1996 The Adventures of Pete & Pete The Broker Episode: "35 Hours"
1997 Subway Stories Himself TV movie; segment: "Subway Car from Hell"
1998 3rd Rock from the Sun Pickles Episode: "Pickles and Ice Cream"
2002 The Laramie Project Harry Woods TV movie
2006 Law & Order: Criminal Intent Nate Royce Episode: "Masquerade"
2008 Law & Order Ellison Conway Episode: "Bogeyman"
2008 Life on Mars Dr. Schwahn Episode: "Tuesday's Dead"
2008–2011 CSI: Crime Scene Investigation Nate Haskell Recurring
2011 The Good Wife Fred Medkiff Episode: "Ham Sandwich"
2011 Lights Out Hal Brennan Recurring
2011 A Gifted Man Ron Vinetz Episode: "Pilot"
2013 Monday Mornings Dr. Buck Tierney Main cast
2013–2022[36][37] Law & Order: Special Victims Unit Dr. Peter Lindstrom Recurring; 17 episodes
2014 Elementary Richard Balsille Episode: "The One Percent Solution"
2014 Blue Bloods Cardinal Brennan 2 episodes
2015 South of Hell Enos Abascal Main cast
2015–2016 Sleepy Hollow Atticus Nevins 4 episodes
2016 Confirmation Jack Danforth TV movie
2016 Quarry Harlowe Episode: "Seldom Realized"
2017 Julie's Greenroom Himself 2 episodes
2017 Doubt Judge 2 episodes
2017–2019 Legion Cary Loudermilk Main cast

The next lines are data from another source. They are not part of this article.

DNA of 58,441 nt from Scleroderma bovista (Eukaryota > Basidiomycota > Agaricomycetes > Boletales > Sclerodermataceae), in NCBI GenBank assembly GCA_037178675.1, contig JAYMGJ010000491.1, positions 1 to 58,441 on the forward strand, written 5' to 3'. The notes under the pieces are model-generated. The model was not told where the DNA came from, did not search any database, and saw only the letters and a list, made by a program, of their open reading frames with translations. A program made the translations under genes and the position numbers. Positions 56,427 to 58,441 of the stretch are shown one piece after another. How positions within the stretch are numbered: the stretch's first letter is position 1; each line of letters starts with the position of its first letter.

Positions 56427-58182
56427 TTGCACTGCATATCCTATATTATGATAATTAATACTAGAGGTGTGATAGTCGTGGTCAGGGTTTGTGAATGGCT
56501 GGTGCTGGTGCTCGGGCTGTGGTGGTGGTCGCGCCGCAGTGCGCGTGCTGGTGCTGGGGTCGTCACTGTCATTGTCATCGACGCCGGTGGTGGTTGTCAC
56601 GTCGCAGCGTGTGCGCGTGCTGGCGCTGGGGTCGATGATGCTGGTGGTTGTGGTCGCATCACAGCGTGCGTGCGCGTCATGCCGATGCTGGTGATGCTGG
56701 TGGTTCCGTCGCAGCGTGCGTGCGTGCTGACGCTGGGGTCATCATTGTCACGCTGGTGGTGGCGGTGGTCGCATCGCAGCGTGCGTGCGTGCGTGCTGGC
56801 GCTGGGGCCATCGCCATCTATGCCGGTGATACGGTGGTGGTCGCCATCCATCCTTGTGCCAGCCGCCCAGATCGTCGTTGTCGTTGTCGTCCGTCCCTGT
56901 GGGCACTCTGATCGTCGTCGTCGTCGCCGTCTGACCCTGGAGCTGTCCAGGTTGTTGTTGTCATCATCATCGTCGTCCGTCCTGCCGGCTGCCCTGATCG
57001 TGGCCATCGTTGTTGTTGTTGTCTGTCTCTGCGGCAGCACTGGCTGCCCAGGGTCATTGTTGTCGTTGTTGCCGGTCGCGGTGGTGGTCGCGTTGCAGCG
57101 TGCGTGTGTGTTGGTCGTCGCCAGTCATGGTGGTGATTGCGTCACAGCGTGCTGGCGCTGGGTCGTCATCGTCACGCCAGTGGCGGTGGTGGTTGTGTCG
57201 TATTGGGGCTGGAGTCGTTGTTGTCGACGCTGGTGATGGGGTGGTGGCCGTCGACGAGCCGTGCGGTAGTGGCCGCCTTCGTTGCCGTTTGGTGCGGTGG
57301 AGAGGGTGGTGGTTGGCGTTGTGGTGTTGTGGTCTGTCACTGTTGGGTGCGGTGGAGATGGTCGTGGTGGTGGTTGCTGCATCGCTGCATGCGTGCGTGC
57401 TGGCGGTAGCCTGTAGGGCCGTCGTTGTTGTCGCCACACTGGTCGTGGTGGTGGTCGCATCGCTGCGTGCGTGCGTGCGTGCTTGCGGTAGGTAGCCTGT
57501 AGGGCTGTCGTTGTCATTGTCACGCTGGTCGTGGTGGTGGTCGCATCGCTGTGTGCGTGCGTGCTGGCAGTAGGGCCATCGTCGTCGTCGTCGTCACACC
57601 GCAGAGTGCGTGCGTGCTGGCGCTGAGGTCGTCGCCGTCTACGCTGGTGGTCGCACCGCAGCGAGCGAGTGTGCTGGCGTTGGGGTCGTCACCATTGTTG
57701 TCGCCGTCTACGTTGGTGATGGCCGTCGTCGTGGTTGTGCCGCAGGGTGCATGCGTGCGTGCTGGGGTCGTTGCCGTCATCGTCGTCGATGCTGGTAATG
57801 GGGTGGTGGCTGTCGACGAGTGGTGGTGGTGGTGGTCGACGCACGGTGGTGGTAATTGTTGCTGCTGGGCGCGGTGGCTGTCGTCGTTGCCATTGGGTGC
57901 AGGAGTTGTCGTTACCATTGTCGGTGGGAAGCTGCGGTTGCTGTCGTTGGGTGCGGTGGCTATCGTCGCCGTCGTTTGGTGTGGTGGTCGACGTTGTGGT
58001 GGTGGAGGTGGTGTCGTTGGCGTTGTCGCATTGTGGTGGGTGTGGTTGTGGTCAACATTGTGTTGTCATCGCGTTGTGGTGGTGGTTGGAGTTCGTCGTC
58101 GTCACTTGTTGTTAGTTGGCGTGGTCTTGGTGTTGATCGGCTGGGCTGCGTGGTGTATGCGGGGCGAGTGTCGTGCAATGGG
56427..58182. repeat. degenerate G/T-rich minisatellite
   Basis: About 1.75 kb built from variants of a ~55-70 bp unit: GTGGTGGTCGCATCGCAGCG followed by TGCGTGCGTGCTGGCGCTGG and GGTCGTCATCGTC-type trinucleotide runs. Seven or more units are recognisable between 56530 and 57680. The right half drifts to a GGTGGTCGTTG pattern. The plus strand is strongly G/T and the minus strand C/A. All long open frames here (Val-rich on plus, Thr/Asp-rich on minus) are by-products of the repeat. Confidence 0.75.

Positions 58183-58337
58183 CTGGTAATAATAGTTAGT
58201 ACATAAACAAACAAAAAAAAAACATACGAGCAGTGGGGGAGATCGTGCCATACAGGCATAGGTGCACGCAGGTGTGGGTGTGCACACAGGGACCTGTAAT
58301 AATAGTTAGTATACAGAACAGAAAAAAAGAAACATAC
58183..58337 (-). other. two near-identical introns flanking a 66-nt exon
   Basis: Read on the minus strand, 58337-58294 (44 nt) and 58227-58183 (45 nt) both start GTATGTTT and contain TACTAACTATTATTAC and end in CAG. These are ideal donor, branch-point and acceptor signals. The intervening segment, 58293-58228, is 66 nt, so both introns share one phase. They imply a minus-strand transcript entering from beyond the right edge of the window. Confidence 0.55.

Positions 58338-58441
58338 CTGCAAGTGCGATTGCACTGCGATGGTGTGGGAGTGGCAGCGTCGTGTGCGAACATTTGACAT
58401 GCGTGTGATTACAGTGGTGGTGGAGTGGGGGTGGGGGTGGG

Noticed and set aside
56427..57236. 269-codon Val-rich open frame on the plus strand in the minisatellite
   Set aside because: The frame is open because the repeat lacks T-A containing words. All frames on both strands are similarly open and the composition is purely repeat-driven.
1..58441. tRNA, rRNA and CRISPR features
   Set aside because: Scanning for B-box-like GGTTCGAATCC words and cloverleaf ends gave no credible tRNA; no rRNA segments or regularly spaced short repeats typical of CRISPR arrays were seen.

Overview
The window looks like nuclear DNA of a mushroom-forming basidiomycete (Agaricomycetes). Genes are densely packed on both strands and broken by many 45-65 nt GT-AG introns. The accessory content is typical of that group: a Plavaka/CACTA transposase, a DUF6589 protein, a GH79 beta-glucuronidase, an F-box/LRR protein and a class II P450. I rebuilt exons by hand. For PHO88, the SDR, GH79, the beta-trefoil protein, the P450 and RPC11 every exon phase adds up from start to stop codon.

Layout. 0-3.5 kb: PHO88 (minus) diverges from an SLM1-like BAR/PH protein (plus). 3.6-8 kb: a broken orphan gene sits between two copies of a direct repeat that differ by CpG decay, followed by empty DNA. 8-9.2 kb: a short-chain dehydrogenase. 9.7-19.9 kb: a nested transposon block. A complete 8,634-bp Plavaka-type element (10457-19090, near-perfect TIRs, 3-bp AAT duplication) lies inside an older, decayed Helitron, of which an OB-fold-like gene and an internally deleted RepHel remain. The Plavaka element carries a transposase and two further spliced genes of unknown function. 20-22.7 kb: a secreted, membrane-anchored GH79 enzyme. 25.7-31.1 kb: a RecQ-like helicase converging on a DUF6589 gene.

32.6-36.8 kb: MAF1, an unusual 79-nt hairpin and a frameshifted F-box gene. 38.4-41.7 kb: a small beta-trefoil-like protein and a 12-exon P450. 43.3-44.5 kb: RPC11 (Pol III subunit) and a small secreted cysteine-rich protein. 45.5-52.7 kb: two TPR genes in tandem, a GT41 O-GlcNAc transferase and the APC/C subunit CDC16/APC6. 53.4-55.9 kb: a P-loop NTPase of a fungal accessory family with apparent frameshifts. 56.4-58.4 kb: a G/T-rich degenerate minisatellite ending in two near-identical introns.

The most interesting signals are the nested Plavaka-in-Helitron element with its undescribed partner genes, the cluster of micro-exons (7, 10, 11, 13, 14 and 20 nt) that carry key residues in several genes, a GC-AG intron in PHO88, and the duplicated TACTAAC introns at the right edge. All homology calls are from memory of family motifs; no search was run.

2018, 2022 This Is Us Dr. Spencer 2 episodes
2020–2021 Star Trek: Discovery Su'Kal 3 episodes
2021 New Amsterdam Grandpa Calvin 3 episodes
2022 The Gilded Age Cornelius Eckhard Episode: "Face the Music"
2022 The Dropout Channing Robertson 4 episodes
2022 The Andy Warhol Diaries Andy Warhol (voice) 6 episodes
Music videos
Year Title Role Notes
1988 "Don't Worry, Be Happy" Himself Music video; Bobby McFerrin
1996 "Let Me into Your Heart" Himself Music video; Mary Chapin Carpenter
Stage work
Year Title Role Notes
1984 Accidental Death of an Anarchist The Sergeant Broadway
1987 The Regard of Flight Writer and performer Broadway
1988 Waiting for Godot Lucky Off-Broadway
Drama Desk Award nomination
1989 Largely New York The Post-Modern Hoofer
Director, choreographer, and writer
Drama Desk Award for Unique Theatrical Experience
Tony Award nominations for Best Actor in a Play, Best Choreography, Best Direction of a Play, and Best Play